Historic Federal Animal Cruelty Protection Signed Into Law

November 26, 2019

a cat looking over a man's shoulder

After passing Congress with very little opposition, the Preventing Animal Cruelty and Torture (PACT) Act was signed into law yesterday. This historic measure, championed by Reps. Ted Deutch (D-FL) and Vern Buchanan (R-FL) and Sens. Pat Toomey (R-PA) and Richard Blumenthal (D-CT), will allow for the federal prosecution of the most vicious acts of animal cruelty.

The Animal Crush Video Prohibition Act (signed into law in 2010) prohibits the sale and distribution of crush videos. These gruesome videos record the intentional torture (crushing, burning, suffocating or other cruelty) and killing of live animals for the sick gratification of the viewer. While the distribution of these appalling videos is illegal under federal law, without the PACT Act, the violent acts recorded in them are not.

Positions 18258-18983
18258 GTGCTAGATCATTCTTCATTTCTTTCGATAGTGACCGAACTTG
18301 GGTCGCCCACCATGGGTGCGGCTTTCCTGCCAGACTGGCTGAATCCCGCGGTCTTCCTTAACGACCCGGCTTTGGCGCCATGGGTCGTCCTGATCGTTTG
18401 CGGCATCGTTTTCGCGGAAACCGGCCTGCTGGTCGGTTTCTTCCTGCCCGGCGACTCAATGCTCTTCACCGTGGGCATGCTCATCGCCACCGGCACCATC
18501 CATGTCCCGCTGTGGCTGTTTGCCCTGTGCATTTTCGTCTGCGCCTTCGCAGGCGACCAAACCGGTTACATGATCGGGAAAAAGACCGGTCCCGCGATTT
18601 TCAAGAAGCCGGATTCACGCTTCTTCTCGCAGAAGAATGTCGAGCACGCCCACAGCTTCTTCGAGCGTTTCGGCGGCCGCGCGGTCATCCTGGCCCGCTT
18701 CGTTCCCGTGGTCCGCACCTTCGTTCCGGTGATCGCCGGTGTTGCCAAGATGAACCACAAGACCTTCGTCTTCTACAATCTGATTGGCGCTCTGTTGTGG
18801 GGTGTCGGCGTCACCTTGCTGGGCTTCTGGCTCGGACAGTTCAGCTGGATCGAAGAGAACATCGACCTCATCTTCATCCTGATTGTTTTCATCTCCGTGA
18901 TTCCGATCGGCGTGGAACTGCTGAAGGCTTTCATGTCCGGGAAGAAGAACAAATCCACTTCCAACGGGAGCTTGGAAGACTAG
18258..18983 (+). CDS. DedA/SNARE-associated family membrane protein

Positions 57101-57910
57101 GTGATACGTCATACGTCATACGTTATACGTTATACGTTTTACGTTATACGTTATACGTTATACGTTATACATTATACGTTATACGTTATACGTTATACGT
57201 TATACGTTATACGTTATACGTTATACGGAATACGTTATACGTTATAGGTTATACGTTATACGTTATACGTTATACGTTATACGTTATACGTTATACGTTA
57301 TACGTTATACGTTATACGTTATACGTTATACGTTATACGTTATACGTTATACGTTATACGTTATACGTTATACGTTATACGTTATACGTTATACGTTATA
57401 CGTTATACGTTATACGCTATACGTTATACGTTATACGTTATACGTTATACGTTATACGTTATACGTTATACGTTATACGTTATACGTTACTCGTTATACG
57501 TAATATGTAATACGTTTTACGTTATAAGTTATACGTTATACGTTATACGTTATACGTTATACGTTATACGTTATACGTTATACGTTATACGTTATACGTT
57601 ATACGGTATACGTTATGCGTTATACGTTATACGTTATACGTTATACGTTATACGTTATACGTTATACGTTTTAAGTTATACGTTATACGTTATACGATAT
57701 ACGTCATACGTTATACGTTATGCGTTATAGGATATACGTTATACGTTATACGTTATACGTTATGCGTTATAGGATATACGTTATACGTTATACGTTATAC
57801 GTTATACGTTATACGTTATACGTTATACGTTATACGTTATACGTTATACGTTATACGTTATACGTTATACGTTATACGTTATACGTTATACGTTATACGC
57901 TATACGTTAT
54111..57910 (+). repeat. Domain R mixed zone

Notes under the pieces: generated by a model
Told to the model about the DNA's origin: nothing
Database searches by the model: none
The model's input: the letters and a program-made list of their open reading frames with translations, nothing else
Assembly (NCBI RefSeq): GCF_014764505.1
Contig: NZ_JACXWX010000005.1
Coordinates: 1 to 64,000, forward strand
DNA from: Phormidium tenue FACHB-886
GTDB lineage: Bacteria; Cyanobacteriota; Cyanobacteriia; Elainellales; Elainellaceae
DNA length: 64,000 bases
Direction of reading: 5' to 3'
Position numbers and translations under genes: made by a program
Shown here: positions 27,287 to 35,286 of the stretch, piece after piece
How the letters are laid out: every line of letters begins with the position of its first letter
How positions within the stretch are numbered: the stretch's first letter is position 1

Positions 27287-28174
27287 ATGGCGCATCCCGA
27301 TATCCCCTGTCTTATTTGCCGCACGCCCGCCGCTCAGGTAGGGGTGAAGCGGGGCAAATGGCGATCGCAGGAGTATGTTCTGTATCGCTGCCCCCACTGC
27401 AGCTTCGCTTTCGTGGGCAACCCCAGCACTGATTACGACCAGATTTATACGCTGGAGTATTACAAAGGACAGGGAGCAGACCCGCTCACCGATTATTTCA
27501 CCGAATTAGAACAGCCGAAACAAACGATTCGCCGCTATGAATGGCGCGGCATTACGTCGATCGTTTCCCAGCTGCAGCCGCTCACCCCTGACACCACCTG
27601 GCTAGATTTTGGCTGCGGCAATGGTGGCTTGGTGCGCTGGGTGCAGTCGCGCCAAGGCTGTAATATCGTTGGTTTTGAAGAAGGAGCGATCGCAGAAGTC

Although all 50 states have felony penalties for animal cruelty, prior to the PACT Act’s passage, there was no federal law that protected animals when abuse occurs in places where the federal government has jurisdiction. The PACT Act bridges this gap to allow, for the first time, federal prosecution of animal torture in instances where local and state law enforcement cannot reach. More importantly, passage of the PACT Act sends a message that protecting animals from cruelty remains an issue of federal importance.

The ASPCA commends Congress for passing the PACT Act to prevent animals from being brutally tortured and killed.